Travelers should expect to pay more for gas over the holidays this year than than they did last year. Unfortunately that’s not the only bad news on the horizon for drivers. Experts are predicting that gas prices could rise as high as $4.50 a gallon in high traffic states like California by Spring of 2012.
Here are some highlights of an article written this week by Ronald White for The LA Times:
“We are at the highest fuel prices ever for this time of year, even though they have dropped a bit in recent weeks,” said Tom Kloza, chief oil analyst for the Oil Price Information Service. “I think we will see prices in 2012 that will break … records.”
A combination of growing global demand and rising U.S. fuel exports could send gasoline prices to record highs in 2012, according to industry analysts. Those factors have been pushing pump prices to historically high levels since the beginning of September, and the approaching holiday weekend is expected to present a painful roadside example by breaking the old record for late November — set in 2007 — by 10% or more nationally and in California.
Regular gasoline nationally cost an average of $3.097 a gallon during the week leading up to Thanksgiving in 2007, and it cost an average of $3.398 in California. It might have been a relatively trivial annoyance then, as the country hadn’t fallen into recession yet.
But now, with high unemployment and little economic growth, the U.S. average gasoline price is $3.424 a gallon, the Energy Department said Monday, based on a weekly survey of service stations. Although that represented a decline of 2.8 cents from the previous Monday, the average was still nearly 56 cents higher than at this time last year and shattered the old record for this week of $3.013 a gallon, set in 2007.
In California, a gallon of regular gasoline is averaging $3.855, up 0.9 cent from a week earlier. That is substantially higher than the old record for this week of the year of $3.231 a gallon, set in 2007.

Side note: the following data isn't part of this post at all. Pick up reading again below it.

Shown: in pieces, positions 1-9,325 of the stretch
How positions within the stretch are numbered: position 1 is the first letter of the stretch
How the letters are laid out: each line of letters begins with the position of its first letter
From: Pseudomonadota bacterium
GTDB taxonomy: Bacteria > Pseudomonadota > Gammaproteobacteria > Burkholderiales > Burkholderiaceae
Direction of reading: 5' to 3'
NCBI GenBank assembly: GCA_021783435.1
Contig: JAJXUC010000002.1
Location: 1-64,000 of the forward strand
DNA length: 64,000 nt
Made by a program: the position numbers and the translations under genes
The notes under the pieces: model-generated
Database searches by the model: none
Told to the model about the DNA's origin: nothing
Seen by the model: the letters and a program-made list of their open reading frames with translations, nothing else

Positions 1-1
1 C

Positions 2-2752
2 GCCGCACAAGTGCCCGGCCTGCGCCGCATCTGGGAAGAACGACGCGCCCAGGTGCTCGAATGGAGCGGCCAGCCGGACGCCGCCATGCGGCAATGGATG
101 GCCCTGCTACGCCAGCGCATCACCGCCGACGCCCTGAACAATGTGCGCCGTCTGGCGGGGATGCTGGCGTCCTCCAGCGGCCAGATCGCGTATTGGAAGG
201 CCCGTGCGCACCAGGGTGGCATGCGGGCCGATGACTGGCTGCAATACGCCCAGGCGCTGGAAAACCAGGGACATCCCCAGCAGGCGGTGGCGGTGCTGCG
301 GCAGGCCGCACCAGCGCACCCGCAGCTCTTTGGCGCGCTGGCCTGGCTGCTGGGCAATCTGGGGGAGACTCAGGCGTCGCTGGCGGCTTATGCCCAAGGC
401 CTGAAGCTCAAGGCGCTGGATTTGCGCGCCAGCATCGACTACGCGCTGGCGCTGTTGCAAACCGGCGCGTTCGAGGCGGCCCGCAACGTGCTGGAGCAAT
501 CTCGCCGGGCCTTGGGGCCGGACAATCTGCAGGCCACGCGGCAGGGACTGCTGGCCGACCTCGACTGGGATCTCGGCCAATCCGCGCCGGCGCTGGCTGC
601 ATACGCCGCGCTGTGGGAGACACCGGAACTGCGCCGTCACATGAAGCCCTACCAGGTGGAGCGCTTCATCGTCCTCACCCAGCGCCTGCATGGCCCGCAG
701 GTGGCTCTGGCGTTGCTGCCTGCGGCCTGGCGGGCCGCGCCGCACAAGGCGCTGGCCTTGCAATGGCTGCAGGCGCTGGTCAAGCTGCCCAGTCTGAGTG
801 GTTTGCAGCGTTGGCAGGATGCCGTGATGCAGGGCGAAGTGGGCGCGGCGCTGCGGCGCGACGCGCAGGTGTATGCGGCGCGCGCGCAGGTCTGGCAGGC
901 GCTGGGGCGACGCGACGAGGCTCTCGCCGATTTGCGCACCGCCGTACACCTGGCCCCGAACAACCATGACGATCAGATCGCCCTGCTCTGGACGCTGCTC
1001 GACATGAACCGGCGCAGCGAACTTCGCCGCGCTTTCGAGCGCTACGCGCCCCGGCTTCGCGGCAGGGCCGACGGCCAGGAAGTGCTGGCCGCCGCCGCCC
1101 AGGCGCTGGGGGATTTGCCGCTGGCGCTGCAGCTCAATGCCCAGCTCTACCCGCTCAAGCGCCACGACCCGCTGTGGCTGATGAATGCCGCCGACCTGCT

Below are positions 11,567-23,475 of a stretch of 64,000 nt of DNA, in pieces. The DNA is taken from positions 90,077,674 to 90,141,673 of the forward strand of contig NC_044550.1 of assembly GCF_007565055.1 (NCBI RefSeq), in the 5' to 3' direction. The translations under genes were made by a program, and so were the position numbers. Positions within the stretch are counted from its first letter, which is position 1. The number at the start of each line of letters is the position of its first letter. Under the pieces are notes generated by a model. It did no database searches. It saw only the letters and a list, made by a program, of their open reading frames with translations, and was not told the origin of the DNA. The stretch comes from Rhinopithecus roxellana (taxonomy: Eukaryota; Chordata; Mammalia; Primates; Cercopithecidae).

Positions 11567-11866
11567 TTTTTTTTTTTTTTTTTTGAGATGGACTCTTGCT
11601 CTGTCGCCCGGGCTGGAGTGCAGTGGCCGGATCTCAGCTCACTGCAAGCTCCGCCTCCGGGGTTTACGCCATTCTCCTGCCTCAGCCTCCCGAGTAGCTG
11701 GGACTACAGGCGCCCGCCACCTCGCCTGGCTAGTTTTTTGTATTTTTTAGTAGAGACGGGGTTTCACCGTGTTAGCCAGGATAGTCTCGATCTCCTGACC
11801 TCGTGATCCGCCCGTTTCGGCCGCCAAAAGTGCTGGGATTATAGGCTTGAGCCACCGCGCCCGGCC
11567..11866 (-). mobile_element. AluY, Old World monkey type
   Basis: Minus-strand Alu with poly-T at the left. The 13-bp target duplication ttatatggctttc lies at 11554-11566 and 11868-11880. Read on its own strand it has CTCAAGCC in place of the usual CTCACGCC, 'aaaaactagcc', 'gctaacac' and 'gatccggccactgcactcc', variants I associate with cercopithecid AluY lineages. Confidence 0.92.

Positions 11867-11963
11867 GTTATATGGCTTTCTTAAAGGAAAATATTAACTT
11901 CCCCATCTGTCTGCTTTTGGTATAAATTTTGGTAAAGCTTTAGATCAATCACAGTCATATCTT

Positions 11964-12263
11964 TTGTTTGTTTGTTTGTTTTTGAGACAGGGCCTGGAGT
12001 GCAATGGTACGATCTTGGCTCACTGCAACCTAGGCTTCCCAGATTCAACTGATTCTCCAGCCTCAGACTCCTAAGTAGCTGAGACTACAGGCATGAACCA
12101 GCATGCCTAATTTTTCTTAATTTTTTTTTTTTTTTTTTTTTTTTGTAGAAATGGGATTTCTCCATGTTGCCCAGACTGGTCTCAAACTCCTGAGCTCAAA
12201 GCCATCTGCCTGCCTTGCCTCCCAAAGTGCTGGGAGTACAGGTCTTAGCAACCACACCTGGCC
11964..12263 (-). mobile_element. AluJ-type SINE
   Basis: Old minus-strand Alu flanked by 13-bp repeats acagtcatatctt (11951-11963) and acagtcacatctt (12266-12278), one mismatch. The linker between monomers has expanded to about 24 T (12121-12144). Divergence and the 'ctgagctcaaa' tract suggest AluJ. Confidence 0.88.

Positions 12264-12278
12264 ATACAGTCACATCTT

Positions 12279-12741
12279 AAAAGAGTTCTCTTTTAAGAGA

Kloza said Americans are on pace to spend a record $489.7 billion on gasoline in 2011, which is $100 billion more than they did in 2010. The only year that came close was 2008, when U.S. motorists spent about $448 billion on gasoline; that year, the U.S. average peaked at $4.114 a gallon and the California average hit a record $4.588, but prices quickly declined from those summer highs.
The primary reason for the stubbornly high prices is growing demand in Latin and South America, which is driving record U.S. exports of fuel to those parts of the world, particularly in the form of diesel. U.S. refiners are also making more diesel at the expense of gasoline production, Kloza said.
“Demand for gasoline is down in the U.S. by 4% compared to last year, but global demand has more than made up for that,” Kloza said. “If you want to blame someone for the high prices, blame South America.”
Van der Valk, an independent fuel price specialist, said “We started high on gasoline prices this year and we stayed high, and we are going to go higher next year,” Van der Valk said. “We could be as high as $4.50 a gallon in California by Easter. The rest of the country will be above $4 a gallon by then.”
If you or your business has been affected by this year’s high gas prices, you may want to consider investing in a GPS fleet tracking system. Fleet GPS is a feature-rich navigation system that is uniquely positioned to help improve the efficiency of our cars in ways that reduce fuel consumption and improve sustainability for all. A GPS fleet tracking system can help you save time, money and and reduce fuel costs.